The content of this article will benefit those of you who are starting to educate yourself about investing in the stock market and want to learn about Return on Equity using a real-life example.
Public Joint Stock Company Magnitogorsk Iron & Steel Works (MCX:MAGN) performed in line with its steel industry on the basis of its ROE – producing a return of 21.15% relative to the peer average of 22.02% over the past 12 months. But what is more interesting is whether MAGN can sustain or improve on this level of return. Metrics such as financial leverage can impact the level of ROE which in turn can affect the sustainability of MAGN’s returns. Let me show you what I mean by this.
Breaking down Return on Equity
Firstly, Return on Equity, or ROE, is simply the percentage of last years’ earning against the book value of shareholders’ equity. It essentially shows how much the company can generate in earnings given the amount of equity it has raised. If investors diversify their portfolio by industry, they may want to maximise their return in the Steel sector by investing in the highest returning stock. But this can be misleading as each company has different costs of equity and also varying debt levels, which could artificially push up ROE whilst accumulating high interest expense.
Return on Equity = Net Profit ÷ Shareholders Equity
ROE is assessed against cost of equity, which is measured using the Capital Asset Pricing Model (CAPM) – but let’s not dive into the details of that today. For now, let’s just look at the cost of equity number for Magnitogorsk Iron & Steel Works, which is 13.41%. Some of Magnitogorsk Iron & Steel Works’s peers may have a higher ROE but its cost of equity could exceed this return, leading to an unsustainable negative discrepancy i.e. the company spends more than it earns. This is not the case for Magnitogorsk Iron & Steel Works which is reassuring. ROE can be dissected into three distinct ratios: net profit margin, asset turnover, and financial leverage. This is called the Dupont Formula:
ROE = profit margin × asset turnover × financial leverage
ROE = (annual net profit ÷ sales) × (sales ÷ assets) × (assets ÷ shareholders’ equity)
ROE = annual net profit ÷ shareholders’ equity
The first component is profit margin, which measures how much of sales is retained after the company pays for all its expenses. Asset turnover reveals how much revenue can be generated from Magnitogorsk Iron & Steel Works’s asset base. And finally, financial leverage is simply how much of assets are funded by equity, which exhibits how sustainable the company’s capital structure is. ROE can be inflated by disproportionately high levels of debt. This is also unsustainable due to the high interest cost that the company will also incur. Thus, we should look at Magnitogorsk Iron & Steel Works’s debt-to-equity ratio to examine sustainability of its returns. The most recent ratio is 8.91%, which is sensible and indicates Magnitogorsk Iron & Steel Works has not taken on too much leverage. Thus, we can conclude its below-average ROE may be a result of low debt, and Magnitogorsk Iron & Steel Works still has room to increase leverage and grow future returns.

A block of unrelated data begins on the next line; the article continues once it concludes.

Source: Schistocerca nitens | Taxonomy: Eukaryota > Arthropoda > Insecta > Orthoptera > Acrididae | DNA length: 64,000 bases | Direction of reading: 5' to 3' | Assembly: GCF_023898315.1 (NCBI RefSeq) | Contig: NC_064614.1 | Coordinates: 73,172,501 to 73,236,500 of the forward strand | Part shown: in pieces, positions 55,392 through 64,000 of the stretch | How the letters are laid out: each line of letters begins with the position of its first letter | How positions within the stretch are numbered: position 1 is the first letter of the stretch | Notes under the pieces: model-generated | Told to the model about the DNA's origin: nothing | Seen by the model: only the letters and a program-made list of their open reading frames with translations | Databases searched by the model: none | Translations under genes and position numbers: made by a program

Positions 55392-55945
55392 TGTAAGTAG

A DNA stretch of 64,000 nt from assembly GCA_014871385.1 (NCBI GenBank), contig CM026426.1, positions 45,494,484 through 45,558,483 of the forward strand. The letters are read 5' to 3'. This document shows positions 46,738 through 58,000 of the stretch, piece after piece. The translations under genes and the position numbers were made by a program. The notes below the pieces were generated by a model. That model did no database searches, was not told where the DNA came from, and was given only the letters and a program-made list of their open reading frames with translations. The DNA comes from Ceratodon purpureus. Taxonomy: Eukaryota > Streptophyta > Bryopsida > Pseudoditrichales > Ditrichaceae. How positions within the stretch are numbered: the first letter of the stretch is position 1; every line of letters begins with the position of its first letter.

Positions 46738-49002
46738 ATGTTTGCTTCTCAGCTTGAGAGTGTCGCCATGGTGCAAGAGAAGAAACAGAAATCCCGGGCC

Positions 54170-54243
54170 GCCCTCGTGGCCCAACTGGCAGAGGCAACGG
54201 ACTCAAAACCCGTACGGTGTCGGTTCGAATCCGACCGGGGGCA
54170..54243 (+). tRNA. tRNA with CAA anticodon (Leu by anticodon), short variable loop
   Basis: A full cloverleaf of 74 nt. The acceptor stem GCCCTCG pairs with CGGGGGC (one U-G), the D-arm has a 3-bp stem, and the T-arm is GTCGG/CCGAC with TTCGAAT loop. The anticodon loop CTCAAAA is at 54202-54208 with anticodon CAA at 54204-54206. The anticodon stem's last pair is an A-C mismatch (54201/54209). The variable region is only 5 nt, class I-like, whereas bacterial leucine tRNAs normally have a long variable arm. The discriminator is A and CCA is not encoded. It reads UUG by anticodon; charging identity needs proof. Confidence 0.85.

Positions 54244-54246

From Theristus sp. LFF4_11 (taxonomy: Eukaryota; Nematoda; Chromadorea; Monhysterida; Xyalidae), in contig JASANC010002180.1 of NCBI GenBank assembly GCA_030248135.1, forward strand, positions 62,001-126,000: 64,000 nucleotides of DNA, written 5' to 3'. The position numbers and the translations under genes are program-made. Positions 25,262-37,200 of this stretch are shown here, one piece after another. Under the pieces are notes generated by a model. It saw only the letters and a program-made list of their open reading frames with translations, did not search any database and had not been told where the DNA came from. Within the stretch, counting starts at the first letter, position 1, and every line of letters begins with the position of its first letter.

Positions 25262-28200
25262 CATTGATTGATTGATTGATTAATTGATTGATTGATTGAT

While ROE is a relatively simple calculation, it can be broken down into different ratios, each telling a different story about the strengths and weaknesses of a company. Although Magnitogorsk Iron & Steel Works’s ROE is underwhelming relative to the industry average, its returns are high enough to cover the cost of equity. Its appropriate level of leverage means investors can be more confident in the sustainability of Magnitogorsk Iron & Steel Works’s return with a possible increase should the company decide to increase its debt levels. Although ROE can be a useful metric, it is only a small part of diligent research.
For Magnitogorsk Iron & Steel Works, I’ve compiled three relevant factors you should further research:
- Financial Health: Does it have a healthy balance sheet? Take a look at our free balance sheet analysis with six simple checks on key factors like leverage and risk.
- Valuation: What is Magnitogorsk Iron & Steel Works worth today? Is the stock undervalued, even when its growth outlook is factored into its intrinsic value? The intrinsic value infographic in our free research report helps visualize whether Magnitogorsk Iron & Steel Works is currently mispriced by the market.
- Other High-Growth Alternatives : Are there other high-growth stocks you could be holding instead of Magnitogorsk Iron & Steel Works? Explore our interactive list of stocks with large growth potential to get an idea of what else is out there you may be missing!
To help readers see past the short term volatility of the financial market, we aim to bring you a long-term focused research analysis purely driven by fundamental data. Note that our analysis does not factor in the latest price-sensitive company announcements.
The author is an independent contributor and at the time of publication had no position in the stocks mentioned. For errors that warrant correction please contact the editor at firstname.lastname@example.org.